cheaper property old house epc

EPC upgrade: Landlords with older properties set to face big bills

The housing market is falling short at its current rate of progress to achieve a minimum EPC grade of C across all domestic properties by the deadline. 

The Minimum Energy Performance of Buildings Bill is currently in its second reading stage with the House of Commons, and if enacted will mean that every domestic property in the country must hit the minimum score on its Energy Performance Certificate (EPC) of C by 2035, “where practical, cost-effective and affordable”.

Referring to the private rented sector specifically, the Bill also requires that all new tenancies have an energy performance rating of C from 31 December 2025, followed by all existing tenancies from 31 December 2028, unless the landlord meets certain exemption criteria.

While it isn’t certain whether this will come into effect as it is currently set out, research from Knight Frank has revealed that around 1.4 million homes must be upgraded every year until the target date to reach the desired level across all properties – and we are currently falling short of this.

Half of properties below minimum EPC

The research from Knight Frank shows that the retrofit of properties that are currently rated between D and G needs to increase by 20 times in order to be ready by the deadline. At the moment, 56% of homes in England sit in one of these lower energy efficiency brackets.

Although around 148,000 residential properties have increased their EPC ratings over the past five years, with around 51% achieving a C or above, this is far below the amount required to realistically overhaul the whole market.

The report points out: “If this rate were to continue, the entire housing stock would take over 200 years to reach the required level of minimum EPC C. To meet the 2033 deadline, 9% of those under EPC C, which is 5% of the total housing stock, needs to be upgraded annually; that’s 1.4 million homes, notwithstanding exemptions.”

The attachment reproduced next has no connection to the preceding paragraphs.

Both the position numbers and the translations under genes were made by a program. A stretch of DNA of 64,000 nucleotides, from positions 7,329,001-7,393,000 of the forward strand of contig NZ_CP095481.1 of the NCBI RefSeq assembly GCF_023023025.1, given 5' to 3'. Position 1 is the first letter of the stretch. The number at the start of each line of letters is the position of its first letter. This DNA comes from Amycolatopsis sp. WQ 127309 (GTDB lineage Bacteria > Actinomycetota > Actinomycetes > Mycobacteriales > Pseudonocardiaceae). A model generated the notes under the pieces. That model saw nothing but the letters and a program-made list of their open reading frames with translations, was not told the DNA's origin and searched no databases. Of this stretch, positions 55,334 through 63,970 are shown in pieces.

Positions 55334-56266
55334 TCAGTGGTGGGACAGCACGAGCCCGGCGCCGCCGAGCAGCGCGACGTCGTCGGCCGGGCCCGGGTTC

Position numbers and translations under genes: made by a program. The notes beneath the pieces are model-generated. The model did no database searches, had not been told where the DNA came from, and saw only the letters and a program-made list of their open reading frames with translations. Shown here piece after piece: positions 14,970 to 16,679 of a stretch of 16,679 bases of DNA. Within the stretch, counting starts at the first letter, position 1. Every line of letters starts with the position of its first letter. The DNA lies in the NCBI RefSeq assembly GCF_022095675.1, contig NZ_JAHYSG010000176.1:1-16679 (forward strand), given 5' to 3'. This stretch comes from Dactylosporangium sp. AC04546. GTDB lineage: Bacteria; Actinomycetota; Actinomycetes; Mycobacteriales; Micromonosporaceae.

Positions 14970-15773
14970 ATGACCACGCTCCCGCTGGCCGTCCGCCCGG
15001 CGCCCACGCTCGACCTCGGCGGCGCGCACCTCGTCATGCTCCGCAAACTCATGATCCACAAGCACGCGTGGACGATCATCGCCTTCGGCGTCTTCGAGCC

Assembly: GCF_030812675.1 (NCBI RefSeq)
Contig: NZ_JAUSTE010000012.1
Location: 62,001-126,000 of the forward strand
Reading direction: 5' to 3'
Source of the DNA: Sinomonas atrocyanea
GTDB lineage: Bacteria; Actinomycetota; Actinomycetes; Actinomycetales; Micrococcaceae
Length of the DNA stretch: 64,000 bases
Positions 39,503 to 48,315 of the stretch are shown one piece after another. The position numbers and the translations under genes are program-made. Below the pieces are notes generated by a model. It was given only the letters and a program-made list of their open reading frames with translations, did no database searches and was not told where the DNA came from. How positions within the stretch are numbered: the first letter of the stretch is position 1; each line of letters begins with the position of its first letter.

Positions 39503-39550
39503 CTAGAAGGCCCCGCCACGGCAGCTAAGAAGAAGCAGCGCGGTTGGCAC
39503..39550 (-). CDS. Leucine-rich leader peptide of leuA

Homeowners and landlords alike will face the biggest hurdles in terms of property upgrades when it comes to older homes, and particularly listed properties. These represent the least energy efficient housing stock in the country, with less than 1% of this property type achieving an EPC rating of A or B.

Although the actual number of listed homes in England makes up less than 1% of total housing stock, similar patterns apply to all older homes in terms of their energy efficiency credentials, and many will need more spending on them to achieve a higher rating.

However, Knight Frank notes that listed buildings are likely to be exempt from the new rules.

How this affects landlords

Since 2020, a minimum EPC rating of E has already been in place in the private rented sector, which is expected to have already had a positive impact on the housing stock being rented out. It also means that the least energy efficient homes have become less desirable to invest in, and less acceptable by tenants.

According to Knight Frank, the total cost of upgrading the private rented sector’s property stock by landlords could be as much as £17.9bn, notwithstanding exemptions. It also points out, though, that there is a value uplift for retrofitting older homes, which can offset some of the cost.

Landlords who own or go on to invest in newer, more energy efficient properties, or even new-builds, may pay more at the outset but can avoid the additional costs and hassle of any future upgrade work to meet new standards. These properties are also likely to appeal to more tenants.

Putting measures in place to incentivise landlords to upgrade, or to assist them in doing so, has been proposed by UKGBC, says Knight Frank, including:

  • Variable stamp duty rates;
  • Removal of VAT on refurbishment work;
  • Council tax reform considering variable rates dependent on energy performance;
  • Incentivise banks and lenders to offer low interest mortgage extensions and retrofitting loans for landlords and homeowners
  • Direct government grants for low-income households.

Knight Frank concludes: “What is clear is the scale of the challenge. Innovation and incentives need to be introduced and importantly aligned to move the dial significantly.”

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